“They eliminate barriers for kids and families. Our priority is equity and providing services to all kids.”

Educators welcome help

According to a 2023 advisory committee report to the Public Health and Education Committees on School Based Health Centers, SBHCs have earned the recognition as an “essential component of the state’s safety net for over 36,500 enrolled students in Pre-K through Grade 12, residing in 27 communities.

During fiscal year 2021-2022, the 90 state-funded SBHCs served almost 22,000 students with a total of 128,365 visits. Of those visits, 63,556 were mental health-related provided to 4091 students, according to the report.

The report noted that post pandemic, Connecticut students continue to suffer from increased feelings of anxiety and depression, peer relationship issues, school avoidance and identity concerns as well as social determinants of health.

“The uncertainty of the new variants puts additional stress on our children,” the advisory committee reported.

The findings also reveal that educators “welcome the presence of a team of health professionals dedicated to prevention and treatment of students’ physical and emotional concerns.”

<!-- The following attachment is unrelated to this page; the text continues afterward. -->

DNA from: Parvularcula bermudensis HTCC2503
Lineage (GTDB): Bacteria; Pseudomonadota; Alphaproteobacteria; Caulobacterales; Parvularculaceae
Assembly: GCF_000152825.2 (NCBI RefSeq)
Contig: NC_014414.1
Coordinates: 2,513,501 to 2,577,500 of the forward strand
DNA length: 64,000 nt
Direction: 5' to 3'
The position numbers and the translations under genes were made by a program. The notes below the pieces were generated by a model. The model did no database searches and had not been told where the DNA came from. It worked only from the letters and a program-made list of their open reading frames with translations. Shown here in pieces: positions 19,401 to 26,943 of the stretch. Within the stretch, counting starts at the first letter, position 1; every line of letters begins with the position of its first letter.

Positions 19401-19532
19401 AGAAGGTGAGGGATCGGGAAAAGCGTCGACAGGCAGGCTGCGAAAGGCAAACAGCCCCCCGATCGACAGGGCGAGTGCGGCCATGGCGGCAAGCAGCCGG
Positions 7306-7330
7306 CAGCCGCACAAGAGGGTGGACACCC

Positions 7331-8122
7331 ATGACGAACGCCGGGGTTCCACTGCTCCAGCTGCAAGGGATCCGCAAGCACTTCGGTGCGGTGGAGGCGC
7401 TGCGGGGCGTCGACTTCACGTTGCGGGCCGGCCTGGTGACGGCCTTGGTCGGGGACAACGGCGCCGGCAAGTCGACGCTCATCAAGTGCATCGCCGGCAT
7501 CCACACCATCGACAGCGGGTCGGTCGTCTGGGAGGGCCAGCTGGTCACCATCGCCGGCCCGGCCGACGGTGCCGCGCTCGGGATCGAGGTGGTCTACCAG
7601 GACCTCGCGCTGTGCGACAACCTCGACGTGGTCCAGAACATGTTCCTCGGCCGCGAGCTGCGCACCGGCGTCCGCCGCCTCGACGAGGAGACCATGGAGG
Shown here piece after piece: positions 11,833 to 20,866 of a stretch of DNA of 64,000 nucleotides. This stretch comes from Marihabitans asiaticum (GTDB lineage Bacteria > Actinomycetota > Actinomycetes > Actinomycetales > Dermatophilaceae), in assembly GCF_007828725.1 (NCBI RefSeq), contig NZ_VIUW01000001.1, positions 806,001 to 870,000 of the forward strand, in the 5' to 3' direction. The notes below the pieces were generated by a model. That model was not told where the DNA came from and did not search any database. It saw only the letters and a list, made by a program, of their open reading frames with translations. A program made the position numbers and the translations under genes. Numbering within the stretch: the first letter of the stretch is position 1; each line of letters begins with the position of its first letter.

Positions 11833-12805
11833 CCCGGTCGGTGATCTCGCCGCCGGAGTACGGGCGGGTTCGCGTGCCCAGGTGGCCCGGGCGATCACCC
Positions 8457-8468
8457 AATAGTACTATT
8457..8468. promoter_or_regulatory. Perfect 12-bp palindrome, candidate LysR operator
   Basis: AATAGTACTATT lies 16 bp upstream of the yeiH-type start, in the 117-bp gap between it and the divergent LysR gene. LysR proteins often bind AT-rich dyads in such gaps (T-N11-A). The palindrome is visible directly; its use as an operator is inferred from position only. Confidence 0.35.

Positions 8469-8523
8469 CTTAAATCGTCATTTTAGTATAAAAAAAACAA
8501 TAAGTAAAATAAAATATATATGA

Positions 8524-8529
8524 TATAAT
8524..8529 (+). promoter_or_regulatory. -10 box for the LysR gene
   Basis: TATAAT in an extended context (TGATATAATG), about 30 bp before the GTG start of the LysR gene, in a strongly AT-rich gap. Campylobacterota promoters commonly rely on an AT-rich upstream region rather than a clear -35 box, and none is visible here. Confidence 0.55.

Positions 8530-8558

A growing trend

SBHCs are rapidly expanding across the country as they demonstrate increased access to health care and prevent downstream health care, resulting in associated costs to society.

In Lakeville, the private Hotchkiss School, an independent boarding and day school with about 600 students, is the site of a school-based health center known as the Wieler Health Center.

According to the school’s website, the health center is powered by a nurse practitioner, a team of registered nurses, two administrative support staff, a part-time driver, and five mental health counselors as well as about a dozen full- and part-time per diem nurses.

Hotchkiss officials declined an opportunity to comment.

There are SBHCs across the border in Dutchess County, New York. In May 2022, the Webutuck Central School District (WCSD) opened its FQHC school-based health care center in a hallway between Eugene Brooks Intermediate School and Webutuck High School in Amenia, New York. Today it is a fully functioning facility open to all students residing in the school district.